Despite the push for diversification of the economy, the MSAR’s Chief Executive responded negatively to legislator enquiries on the possibility of making higher education free for residents, noting that “every year if we have a sufficient number of graduate students – that will imply an equilibrium of the labour market”.
Chief Executive Fernando Chui Sai On, in the plenary session yesterday at the Legislative Assembly in which he responded to interpellations from 30 legislators, stated that providing free higher education to students “could have the effect that we desire or by being over-protective it will affect their competitiveness . . . [stating] . . . We should see if it’s advisable or not to push them to pursue their studies.”
With regard to a question about using the land occupied by the Yat Yuen dog racing track for potential transitional housing for students posed by Legislator Angela Leong On Kei, the Chief Executive reiterated prior comments that “it [the land] won’t be for any commercial or hotel use – only for education and leisure”.
The legislator is also involved in the company that runs the dog racing track, as well as being Executive Director of local gaming operator Sociedade de Jogos de Macau (SJM).
The Chief Executive said the results of the land use would be better defined after the release of the results of a study commissioned on housing and land use, set to come out “in September” of this year.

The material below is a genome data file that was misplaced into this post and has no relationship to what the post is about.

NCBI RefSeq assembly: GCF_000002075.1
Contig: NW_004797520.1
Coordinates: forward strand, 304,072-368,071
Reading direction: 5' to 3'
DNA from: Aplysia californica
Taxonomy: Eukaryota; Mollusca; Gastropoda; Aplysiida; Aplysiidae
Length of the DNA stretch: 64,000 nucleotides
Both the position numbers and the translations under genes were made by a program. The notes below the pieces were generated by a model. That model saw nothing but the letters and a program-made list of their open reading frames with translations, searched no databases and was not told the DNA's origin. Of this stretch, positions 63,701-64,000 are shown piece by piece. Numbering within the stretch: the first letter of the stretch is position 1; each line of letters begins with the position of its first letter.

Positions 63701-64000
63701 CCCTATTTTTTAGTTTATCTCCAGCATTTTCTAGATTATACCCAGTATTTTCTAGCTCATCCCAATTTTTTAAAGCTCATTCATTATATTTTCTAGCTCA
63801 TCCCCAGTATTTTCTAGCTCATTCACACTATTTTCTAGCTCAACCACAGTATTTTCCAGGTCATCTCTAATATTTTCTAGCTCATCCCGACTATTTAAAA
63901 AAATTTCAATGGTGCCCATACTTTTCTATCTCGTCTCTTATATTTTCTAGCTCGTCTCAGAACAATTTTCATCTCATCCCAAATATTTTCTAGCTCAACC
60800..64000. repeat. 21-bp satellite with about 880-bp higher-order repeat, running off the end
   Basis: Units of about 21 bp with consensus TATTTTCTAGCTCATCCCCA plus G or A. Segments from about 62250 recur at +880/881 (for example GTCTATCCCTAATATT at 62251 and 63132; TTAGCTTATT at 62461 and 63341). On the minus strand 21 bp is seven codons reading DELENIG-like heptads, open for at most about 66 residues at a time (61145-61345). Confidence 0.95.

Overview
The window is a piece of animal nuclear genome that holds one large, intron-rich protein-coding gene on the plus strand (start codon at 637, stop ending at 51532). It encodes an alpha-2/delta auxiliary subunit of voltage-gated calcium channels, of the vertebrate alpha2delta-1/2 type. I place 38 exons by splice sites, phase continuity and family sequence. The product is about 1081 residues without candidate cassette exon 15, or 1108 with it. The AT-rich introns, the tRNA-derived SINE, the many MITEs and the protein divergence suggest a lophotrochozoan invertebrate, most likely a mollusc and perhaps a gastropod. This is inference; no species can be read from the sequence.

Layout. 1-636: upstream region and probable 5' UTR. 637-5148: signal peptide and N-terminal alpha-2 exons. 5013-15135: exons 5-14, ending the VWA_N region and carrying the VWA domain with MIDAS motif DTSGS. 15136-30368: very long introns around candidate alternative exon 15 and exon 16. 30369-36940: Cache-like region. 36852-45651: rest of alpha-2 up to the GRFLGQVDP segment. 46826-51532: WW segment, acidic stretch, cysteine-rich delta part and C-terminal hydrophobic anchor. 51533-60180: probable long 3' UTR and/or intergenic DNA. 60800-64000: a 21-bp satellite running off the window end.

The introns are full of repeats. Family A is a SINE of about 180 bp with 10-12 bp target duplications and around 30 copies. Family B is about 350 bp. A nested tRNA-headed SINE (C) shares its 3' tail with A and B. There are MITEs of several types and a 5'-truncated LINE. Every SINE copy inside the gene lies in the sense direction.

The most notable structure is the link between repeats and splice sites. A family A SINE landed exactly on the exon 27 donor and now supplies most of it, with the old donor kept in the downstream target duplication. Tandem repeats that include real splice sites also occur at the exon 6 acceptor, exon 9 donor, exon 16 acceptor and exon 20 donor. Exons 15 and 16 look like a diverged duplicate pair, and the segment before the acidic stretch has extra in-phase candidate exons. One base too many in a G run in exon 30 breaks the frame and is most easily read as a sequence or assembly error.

This study would also be the basis for dividing up land to be used for social and economic housing as well as gauging whether to reinstate a housing subsidy discontinued in 2010.
The Chief Executive had prior to Legislator Leong’s query stated “we hope that through the diversification of the economy we can also achieve our objective and reinforce the non-gaming elements in the gaming,” negating that the government would set up a more direct method to share the proceeds of the gaming revenues generated by the local casinos.
“Observing the idea of equilibrium of salaries and the life of the population is one of the most important factors in how the government shares its resources,” observed the MSAR’s top official, stating that “the essential is having a prudent management of these funds and not directly giving the revenue to the population”.
Some of the most common themes in the near-four hour session were the Greater Bay Area, public housing and health, with the Chief Executive expressing that the MSAR is working with regional authorities to “create more facilities for the circulation of goods, people and capital” in the Greater Bay Area.
Suggestions for the MSAR’s contribution to the Mainland initiative revolve primarily around the city acting as a financial leasing centre, in line with the One Belt, One Road, suggesting: “Our financial sector can also grant loans to the countries that need to develop their infrastructure, developing this financial leasing sector in line with the One Belt, One Road initiative”.
The CE also mentioned “taking advantage of this to promote the training of local talent, satisfying the necessities of the sectors”, citing a study by the Talent Development Committee “on how to train local talent and import talent to Macau.”
With regard to the operation of the Hong Kong-Zhuhai-Macau Bridge, the top official stated that the results of a public tender for the shuttle bus service to operate on the bridge would be divulged “mid-August,” while a car park set to house “3,000 light vehicles and 2,000 motorcycles” would be set up on the Macau side of the crossing.
Apropos public housing, the Chief Executive assured that part of the newly reclaimed land would be used for its purpose, pending the results of the study, while as for whether to institute universal public health care for local residents “we have to see whether the population is interested in going for this universal healthcare system”.